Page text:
“First I’m going to thank Don, because when you thank your husband at the end of the speech they play him out with the music, and I want him to know that everything I value most in our lives you’ve given me. And now secondly, my other partner. Thirty-seven years ago, my first play in New York City, I met the great hairstylist and makeup artist Roy Helland. And we worked together pretty continuously since the day we clapped eyes on each other. His first film with me was Sophie’s Choice, and all the way up to tonight when he won for his beautiful work in The Iron Lady thirty years later. Every single movie in between. And I just want to thank Roy, but also I want to thank — because I really understand I’ll never be up here again. I really want to thank all my colleagues, all my friends. I look out here and, you know, I see my life before my eyes: my old friends, my new friends. And really, this is such a great honor, but the thing that counts the most with me is the friendships and the love and the sheer joy we have shared making movies together. My friends, thank you, all of you, departed and here, for this, you know, inexplicably wonderful career. Thank you so much. Thank you.”

 

In 1997, Stanley Donen, noted choreographer and film director most known for co-directing Singin’ In The Rain was presented with an Honorary Award by Martin Scorsese. “Tonight, words seem inadequate. In musicals that’s when we do a song..,” he said, before breaking into song. “I’m going to let you in on the secret of being a good director. For the script you get Larry Gelbart, or Peter Stone, or Huyck and Katz, or Frederic Raphael — like that. If it’s a musical, for the songs you get George and Ira Gershwin, or Arthur Freed and Herb Brown, or Leonard Bernstein and Comden and Green, or Alan Lerner and Fritz Loewe — like that. Then you cast Cary Grant, or Audrey Hepburn, Fred Astaire, Gene Kelly, Sophia Loren, Richard Burton, Rex Harrison, Gregory Peck, Elizabeth Taylor, Burt Reynolds, Gene Hackman or Frank Sinatra — like that. When filming starts you show up and you stay the hell out of the way. But you’ve got to show up, you’ve got to show up. Otherwise you can’t take the credit and get one of these fellas. Thank you very much.”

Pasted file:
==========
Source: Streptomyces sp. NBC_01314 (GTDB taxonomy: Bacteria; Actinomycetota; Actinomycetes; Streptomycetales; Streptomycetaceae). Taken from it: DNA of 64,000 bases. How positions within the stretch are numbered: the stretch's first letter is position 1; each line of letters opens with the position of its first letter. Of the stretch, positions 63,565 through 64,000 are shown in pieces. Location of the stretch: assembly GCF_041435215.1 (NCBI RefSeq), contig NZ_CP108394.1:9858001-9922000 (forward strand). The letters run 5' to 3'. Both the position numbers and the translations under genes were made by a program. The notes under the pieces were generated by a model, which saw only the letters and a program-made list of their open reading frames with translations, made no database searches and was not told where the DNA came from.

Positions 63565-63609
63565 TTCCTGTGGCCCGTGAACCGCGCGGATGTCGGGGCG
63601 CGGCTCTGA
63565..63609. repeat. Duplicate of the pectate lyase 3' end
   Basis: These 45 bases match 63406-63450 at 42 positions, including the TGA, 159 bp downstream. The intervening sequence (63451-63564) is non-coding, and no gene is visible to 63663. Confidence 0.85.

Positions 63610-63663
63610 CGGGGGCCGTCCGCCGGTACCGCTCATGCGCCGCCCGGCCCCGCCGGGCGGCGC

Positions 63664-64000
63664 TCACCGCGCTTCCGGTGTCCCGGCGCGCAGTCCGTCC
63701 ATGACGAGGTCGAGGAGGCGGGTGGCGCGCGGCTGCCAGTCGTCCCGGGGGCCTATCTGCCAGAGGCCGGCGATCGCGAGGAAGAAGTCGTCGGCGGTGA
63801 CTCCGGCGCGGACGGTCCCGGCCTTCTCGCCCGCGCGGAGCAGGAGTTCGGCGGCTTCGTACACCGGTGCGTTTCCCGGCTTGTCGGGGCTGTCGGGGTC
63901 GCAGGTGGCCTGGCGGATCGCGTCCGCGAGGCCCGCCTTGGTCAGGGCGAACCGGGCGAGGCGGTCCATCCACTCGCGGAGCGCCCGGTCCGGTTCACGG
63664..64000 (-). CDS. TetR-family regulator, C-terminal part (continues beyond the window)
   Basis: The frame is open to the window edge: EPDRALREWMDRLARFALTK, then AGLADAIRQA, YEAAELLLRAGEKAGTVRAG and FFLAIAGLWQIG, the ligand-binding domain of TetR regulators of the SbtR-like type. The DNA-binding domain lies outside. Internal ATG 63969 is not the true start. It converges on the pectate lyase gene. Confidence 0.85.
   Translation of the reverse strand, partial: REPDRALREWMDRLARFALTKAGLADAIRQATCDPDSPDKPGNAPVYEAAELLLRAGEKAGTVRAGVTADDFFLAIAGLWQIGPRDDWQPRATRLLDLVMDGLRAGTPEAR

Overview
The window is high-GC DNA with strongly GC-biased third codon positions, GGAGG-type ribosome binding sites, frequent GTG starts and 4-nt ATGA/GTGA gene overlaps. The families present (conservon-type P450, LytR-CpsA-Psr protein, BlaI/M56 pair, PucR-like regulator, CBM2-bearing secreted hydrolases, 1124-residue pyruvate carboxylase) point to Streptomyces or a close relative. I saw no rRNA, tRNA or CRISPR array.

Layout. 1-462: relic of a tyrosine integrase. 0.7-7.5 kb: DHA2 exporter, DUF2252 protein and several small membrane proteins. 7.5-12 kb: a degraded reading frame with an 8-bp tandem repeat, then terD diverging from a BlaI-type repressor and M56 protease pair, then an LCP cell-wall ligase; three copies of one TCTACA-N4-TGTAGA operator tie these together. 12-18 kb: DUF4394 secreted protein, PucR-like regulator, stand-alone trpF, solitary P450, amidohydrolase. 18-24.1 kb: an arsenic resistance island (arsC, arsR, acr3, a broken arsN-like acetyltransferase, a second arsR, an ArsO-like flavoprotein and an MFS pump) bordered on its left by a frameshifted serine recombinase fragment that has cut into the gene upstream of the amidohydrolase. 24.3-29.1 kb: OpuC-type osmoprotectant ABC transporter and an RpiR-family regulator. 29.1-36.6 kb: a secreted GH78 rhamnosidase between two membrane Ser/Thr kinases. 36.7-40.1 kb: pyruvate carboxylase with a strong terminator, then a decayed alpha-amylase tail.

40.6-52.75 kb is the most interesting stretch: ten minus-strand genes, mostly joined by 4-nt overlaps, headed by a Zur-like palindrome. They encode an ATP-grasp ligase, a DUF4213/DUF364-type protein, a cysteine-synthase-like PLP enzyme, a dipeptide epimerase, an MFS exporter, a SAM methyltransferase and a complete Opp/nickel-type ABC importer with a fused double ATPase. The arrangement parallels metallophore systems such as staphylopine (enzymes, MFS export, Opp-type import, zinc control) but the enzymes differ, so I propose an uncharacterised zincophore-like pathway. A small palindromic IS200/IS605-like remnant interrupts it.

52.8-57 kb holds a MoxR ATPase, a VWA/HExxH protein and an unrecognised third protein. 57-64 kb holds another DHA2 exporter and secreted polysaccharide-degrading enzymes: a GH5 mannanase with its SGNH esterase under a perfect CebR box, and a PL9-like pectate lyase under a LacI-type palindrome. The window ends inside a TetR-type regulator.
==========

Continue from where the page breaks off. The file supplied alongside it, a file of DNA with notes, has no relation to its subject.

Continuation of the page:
In 2001, director Steven Soderbergh was nominated for Best Director for 2 films – Eric Brokovich and Traffic. He won the Oscar for Traffic. He said, “Suddenly, going to work tomorrow doesn’t seem like such a good idea. My daughter Sarah’s asleep in London. She’s missing this, unfortunately. There are a lot of people to thank. Rather than thank some of them publicly, I think I’ll thank all of them privately. What I want to say is — I want to thank anyone who spends part of their day creating. I don’t care if it’s a book, a film, a painting, a dance, a piece of theater, a piece of music… Anybody who spends part of their day sharing their experience with us. I think this world would be unliveable without art, and I thank you. That includes the Academy. That includes my fellow nominees here tonight. Thank you for inspiring me. Thank you for this.”

 

In 2007, Martin Scorsese was presented the Best Director award for The Departed by long-time close friends Steven Spielberg, George Lucas and Francis Ford Coppola. Many believed it was long overdue. “Could you double-check the envelope?”, he joked. “So many people over the years have been wishing this for me, strangers, you know. I go walking in the street people say something to me, I go in a doctor’s office, … people are saying, ‘You should win one, you should win one.’ I go for an x-ray, ‘You should win one’.”